In application, this gives us an understanding of the rationale behind the CrossFit exercise prescription. For workouts lasting longer than two minutes that require an elevated heart rate for the duration, we will likely see some aerobic adaptation even if the workouts include lifting or gymnastics and are far from the “steady-state conditioning” common in running, cycling or other endurance sports.

“Strive to blur distinctions between ‘cardio’ and strength training. Nature has no regard for this distinction or any other,” Glassman wrote in “What Is Fitness?”(4).

In the CrossFit Level 2 Trainer Course, it is suggested that we keep the majority of our workouts shorter than 15 minutes because this time domain allows for the manipulation of intensity and movements to provide broad adaptation in strength, power and aerobic endurance. All three are important for the development of GPP.

The Gold Standard?

This leads us back to the Men’s Health quote:

  1. “By analyzing the amount of oxygen you consume, the test determines how efficiently your body extracts and uses oxygen from the air.”

For the purposes of this article, the description is adequate.

  1. “This makes it the gold standard of fitness markers, as well as a strong indicator of your overall health.”

Men’s Health is obviously referring to aerobic capacity—not GPP—as “fitness,” and if VO2 max were indeed the gold standard, we wouldn’t need to run distance races anymore. We would simply have athletes test their VO 2 maxes and declare a winner.

CrossFit Games champion Rich Froning Jr. posted a VO2 max of 73.9 ml/kg/min to Instagram early in 2015 (3), and while the number is definitely impressive when compared to normative data, it’s unlikely Froning’s success can be attributed to VO2 max alone. But would this number make him a better endurance athlete than those with lower VO2 max numbers?

Olympic marathon champions Peter Snell (72.3 ml/kg/min) and Frank Shorter (71.3 ml/kg/min) recorded VO2 maxes lower than Froning’s (6), but Froning would not have been competitive in a marathon with these athletes.

ALT TEXTCrossFit’s best athletes have impressive endurance and stamina in addition to amazing strength, flexibility, power, speed, coordination, agility, balance and accuracy. (Thomas Campitelli/CrossFit Journal)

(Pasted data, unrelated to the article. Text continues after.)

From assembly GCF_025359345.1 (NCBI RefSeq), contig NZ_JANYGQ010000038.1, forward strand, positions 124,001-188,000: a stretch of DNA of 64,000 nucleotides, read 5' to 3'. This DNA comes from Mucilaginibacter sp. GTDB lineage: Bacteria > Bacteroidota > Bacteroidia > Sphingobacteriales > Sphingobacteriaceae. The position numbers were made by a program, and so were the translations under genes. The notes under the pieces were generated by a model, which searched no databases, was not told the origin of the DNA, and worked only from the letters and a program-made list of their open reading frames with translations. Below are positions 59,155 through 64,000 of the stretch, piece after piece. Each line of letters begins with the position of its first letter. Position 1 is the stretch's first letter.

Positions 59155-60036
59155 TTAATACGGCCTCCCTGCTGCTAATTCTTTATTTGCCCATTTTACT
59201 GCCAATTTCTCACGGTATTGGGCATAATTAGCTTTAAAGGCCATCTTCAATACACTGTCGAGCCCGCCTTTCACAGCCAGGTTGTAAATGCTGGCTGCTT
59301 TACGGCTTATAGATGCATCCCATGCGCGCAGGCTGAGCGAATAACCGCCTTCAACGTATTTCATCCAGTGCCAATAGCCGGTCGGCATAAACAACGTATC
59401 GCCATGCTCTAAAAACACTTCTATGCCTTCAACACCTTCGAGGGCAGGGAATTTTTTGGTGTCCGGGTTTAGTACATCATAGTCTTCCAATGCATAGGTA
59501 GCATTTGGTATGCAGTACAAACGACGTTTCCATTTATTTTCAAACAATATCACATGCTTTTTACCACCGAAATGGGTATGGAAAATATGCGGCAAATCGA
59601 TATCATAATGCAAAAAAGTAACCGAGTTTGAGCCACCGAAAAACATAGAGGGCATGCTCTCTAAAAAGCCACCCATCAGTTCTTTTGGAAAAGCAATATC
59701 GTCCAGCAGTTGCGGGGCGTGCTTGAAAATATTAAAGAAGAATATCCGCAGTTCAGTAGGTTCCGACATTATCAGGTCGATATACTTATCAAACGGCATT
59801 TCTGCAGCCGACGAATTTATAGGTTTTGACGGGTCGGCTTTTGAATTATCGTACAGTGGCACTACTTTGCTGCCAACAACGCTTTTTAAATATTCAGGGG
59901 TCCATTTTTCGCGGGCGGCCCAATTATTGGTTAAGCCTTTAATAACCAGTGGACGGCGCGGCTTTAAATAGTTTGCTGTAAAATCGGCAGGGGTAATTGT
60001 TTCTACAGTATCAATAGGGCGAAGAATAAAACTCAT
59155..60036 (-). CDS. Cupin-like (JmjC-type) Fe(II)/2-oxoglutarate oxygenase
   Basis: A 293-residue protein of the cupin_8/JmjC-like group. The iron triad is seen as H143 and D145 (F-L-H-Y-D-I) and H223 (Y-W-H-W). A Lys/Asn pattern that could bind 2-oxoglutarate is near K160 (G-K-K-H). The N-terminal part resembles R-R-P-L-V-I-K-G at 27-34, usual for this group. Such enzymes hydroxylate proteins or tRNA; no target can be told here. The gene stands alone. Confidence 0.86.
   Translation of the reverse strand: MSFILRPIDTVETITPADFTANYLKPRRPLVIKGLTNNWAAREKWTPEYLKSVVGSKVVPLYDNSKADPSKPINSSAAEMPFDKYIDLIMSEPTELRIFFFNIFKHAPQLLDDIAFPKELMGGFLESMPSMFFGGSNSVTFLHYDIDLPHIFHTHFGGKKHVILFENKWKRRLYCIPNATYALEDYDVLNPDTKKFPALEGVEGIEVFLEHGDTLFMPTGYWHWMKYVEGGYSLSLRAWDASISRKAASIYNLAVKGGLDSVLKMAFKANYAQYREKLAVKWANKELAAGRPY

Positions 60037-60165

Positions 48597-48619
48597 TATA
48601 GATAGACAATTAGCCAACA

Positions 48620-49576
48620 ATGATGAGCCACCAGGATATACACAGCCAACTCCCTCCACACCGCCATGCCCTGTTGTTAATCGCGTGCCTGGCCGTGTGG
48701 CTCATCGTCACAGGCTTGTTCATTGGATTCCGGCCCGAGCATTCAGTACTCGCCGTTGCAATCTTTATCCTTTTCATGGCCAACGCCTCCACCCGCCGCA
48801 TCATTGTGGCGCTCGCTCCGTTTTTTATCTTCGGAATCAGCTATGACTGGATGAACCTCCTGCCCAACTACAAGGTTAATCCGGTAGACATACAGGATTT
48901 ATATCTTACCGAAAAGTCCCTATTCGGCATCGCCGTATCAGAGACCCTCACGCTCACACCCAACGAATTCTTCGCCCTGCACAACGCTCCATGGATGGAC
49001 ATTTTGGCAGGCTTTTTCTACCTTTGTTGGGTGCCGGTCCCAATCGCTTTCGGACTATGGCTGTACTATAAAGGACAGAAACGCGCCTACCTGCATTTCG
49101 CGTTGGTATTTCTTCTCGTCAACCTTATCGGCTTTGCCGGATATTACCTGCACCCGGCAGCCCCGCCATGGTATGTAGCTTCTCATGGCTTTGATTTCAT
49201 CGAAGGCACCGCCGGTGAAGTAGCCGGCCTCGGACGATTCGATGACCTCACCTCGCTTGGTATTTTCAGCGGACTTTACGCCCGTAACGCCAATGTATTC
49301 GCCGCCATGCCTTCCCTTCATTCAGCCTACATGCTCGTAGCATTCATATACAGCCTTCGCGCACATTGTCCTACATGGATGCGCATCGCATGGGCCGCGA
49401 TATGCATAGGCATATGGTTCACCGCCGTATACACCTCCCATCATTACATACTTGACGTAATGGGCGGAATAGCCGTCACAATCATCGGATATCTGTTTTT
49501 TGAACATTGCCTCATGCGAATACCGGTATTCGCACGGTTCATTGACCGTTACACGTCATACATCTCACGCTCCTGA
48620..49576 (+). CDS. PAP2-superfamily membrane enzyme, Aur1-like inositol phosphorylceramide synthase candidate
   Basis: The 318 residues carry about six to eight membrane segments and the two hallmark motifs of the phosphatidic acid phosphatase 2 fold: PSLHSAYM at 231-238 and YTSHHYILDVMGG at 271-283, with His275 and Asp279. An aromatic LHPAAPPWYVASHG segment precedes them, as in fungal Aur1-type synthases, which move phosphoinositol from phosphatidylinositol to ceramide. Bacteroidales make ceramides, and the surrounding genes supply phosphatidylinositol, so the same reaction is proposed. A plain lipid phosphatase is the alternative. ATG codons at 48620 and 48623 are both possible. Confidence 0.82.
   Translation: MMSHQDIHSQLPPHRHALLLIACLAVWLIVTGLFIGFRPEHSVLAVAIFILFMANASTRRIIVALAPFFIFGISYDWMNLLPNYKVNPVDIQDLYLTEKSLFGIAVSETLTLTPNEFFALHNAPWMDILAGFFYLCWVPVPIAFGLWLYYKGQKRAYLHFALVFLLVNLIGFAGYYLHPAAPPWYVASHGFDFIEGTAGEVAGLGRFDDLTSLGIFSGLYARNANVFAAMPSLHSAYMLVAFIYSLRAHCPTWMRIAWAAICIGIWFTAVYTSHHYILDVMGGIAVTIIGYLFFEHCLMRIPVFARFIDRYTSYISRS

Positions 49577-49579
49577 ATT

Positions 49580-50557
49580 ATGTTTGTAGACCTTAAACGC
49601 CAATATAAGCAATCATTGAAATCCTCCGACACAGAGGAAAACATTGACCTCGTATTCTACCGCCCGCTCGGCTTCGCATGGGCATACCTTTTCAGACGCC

Although a relatively high VO2 max is important to be successful in endurance activities, other markers correlate more closely to overall fitness: lactate thresholds and critical power (1,5,9).

Lactate threshold is the point at which lactate begins to accumulate in the blood during exercise, and critical power is determined by using test results to graph power output against time and determine the point at which power decreases level off as time increases. These two variables are also more “trainable” than VO2 max, and the more one can increase these variables relative to VO2 max, the longer higher work rates can be maintained.

For example, if two people have the same relative VO2 max and compete in an endurance-based event, the one with the higher lactate threshold and/or greater critical power will likely win (all else being equal). This could also hold true for someone with a lower relative VO2 max and higher lactate threshold and/or greater critical power.

Furthermore, it should be obvious to CrossFit athletes that cardiovascular/respiratory endurance is but one of CrossFit’s 10 fitness domains. It’s rather useless in CrossFit if an athlete hasn’t the strength to lift a barbell or the flexibility that will allow him or her to achieve optimal positioning in movements.

ALT TEXTFour-time CrossFit Games champ Rich Froning Jr. boasts an impressive VO2 max of 73.9 ml/kg/min, but it’s more likely his success can be attributed to his lactate threshold and critical power. (Shaun Cleary/CrossFit Journal)

What about VO2 max as a strong indicator of “overall health”? The literature seems to back that up if we’re talking about cardiovascular health, but once a certain VO2 max level is reached, continued improvements don’t decrease the risk of chronic cardiovascular disease (for normative VO2 max data, see 10). In conditions such as heart failure, VO2 max dips into the very bad range, and patients may hit their max VO2 simply trying to walk across the room. Obviously, this lack of exercise tolerance becomes a major concern (8,11,12).

While VO2 max might have been considered a gold standard of endurance at some point, we have demonstrated that it is but one of several important variables, and its status as the gold standard is not backed up by data. VO2 max should be regarded as one of many variables involved in fitness, defined as increased work capacity across broad time and modal domains.

Now go do Murph and increase your stroke volume!